Topical Anticholinergic Reduces Underarm Hyperhidrosis

Miriam E. Tucker

March 09, 2016

WASHINGTON, DC — An investigational anticholinergic topical gel is safe and effective for the treatment of axillary hyperhidrosis, according to results from a phase 2b study.

Sofpironium bromide (BBI-4000, Brickell Biotech) is one of several topical products currently being investigated in clinical trials, said David Pariser, MD, professor of dermatology at the Eastern Virginia Medical School in Norfolk, who is founding president of the International Hyperhidrosis Society.

The product is a specially formulated "soft" topical anticholinergic designed to block sweat production, and its rapid metabolic deactivation and excretion reduces the adverse effects associated with anticholinergic agents, such as dry eye and dry mouth.

"BBI-4000 is quickly metabolized, so it may be less likely to cause these anticholinergic effects," Dr Pariser told Medscape Medical News. "We'll know for sure when we see the much larger phase 3 trial data, but phase 2 looks good, and the rates of those side effects are low."

"It really appears to be a very safe and effective means of controlling sweating," said session moderator Sandy Sharon Tsao, MD, from the Massachusetts General Hospital in Boston.

Hyperhidrosis can severely affect patients' lives. "It is so devastating for people. They have to wear black clothing, have to carry multiple shirts, and really are limited and feel constricted in education, jobs, and relationships," Dr Tsao pointed out.

Current treatments for axillary hyperhidrosis include antiperspirants, which aren't very effective, and more invasive therapies, such as onabotulinumtoxin A (Botox, Allergan) injections and the microwave-based MiraDry system (Miramar Labs), she explained.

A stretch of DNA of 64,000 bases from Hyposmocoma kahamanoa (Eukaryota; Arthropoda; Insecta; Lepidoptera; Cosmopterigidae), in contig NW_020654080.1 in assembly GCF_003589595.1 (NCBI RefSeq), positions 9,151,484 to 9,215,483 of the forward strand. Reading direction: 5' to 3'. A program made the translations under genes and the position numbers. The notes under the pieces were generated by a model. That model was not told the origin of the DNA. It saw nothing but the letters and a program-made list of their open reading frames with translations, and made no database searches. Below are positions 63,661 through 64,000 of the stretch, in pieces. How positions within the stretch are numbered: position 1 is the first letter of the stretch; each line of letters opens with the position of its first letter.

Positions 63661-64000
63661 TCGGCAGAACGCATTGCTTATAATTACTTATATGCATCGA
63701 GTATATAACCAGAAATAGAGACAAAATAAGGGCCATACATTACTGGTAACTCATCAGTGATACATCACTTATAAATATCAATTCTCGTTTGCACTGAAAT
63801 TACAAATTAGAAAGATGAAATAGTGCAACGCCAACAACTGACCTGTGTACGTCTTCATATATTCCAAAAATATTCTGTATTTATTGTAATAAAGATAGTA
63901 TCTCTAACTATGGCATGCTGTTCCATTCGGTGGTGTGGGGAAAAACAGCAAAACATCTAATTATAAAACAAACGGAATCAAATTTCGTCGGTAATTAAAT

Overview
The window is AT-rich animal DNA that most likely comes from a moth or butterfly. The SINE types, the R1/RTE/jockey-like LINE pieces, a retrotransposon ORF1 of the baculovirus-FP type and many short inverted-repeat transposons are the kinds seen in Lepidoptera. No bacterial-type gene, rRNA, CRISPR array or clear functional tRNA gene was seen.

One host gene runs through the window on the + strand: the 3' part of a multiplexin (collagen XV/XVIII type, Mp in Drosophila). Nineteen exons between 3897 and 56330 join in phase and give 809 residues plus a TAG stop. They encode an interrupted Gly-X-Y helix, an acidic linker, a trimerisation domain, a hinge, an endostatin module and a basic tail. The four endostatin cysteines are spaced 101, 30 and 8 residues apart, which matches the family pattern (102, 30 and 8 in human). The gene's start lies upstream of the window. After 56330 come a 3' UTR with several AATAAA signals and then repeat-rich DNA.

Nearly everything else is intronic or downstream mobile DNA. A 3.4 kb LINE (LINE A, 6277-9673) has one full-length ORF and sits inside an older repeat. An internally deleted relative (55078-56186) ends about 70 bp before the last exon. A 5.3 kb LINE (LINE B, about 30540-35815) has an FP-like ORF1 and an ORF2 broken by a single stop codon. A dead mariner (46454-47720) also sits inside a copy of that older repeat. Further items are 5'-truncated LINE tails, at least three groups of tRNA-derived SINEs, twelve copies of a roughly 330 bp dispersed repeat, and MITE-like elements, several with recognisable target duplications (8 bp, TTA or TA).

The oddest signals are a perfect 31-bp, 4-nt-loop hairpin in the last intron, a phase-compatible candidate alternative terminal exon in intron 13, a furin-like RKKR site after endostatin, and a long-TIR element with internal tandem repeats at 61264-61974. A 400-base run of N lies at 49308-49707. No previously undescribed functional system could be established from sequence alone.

BBI-4000 involves minimal discomfort and patients can apply it at home. "If it's just as effective, it will be a wonderful treatment option," Dr Tsao said.

Dr Pariser presented the study results during a late-breaker session here at the American Academy of Dermatology 74th Annual Meeting.

Efficacy With Few Anticholinergic Effects

In the multicenter, double-blind, randomized, vehicle-controlled, dose-ranging study, 189 patients with primary axillary hyperhidrosis were randomized to BBI-4000, in 5%, 10%, or 15% concentrations, applied at bedtime daily for 28 days or to vehicle gel.

At baseline, all patients had a Hyperhidrosis Disease Severity Scale (HDSS) score of 3 or 4, and produced at least 50 mg of sweat in each axilla over 5 minutes.

In an intent-to-treat analysis, an improvement of at least 2 points on the HDSS at day 29 was achieved by significantly more patients treated with BBI-4000 15% than with placebo (38.3% vs 12.2%; P < .01).

On the Hyperhidrosis Disease Severity Measure Axillary (HDSM-Ax), a reduction of at least 1 percentage point was achieved by more patients treated with BBI-4000 15% than with placebo (72.3% vs 43.9%; P = 0.01). The same was true for a reduction of at least 2 percentage points (44.7% vs 19.5%; P = 0.01).

On Dermatology Life Quality Index (DLQI) scale, where a higher score indicates greater impairment, the dose-related decrease was 8.1 points with BBI-4000 15%, 5.8 points with BBI-4000 10%, 5.8 points with BBI-4000 5%, and 5.2 points with placebo.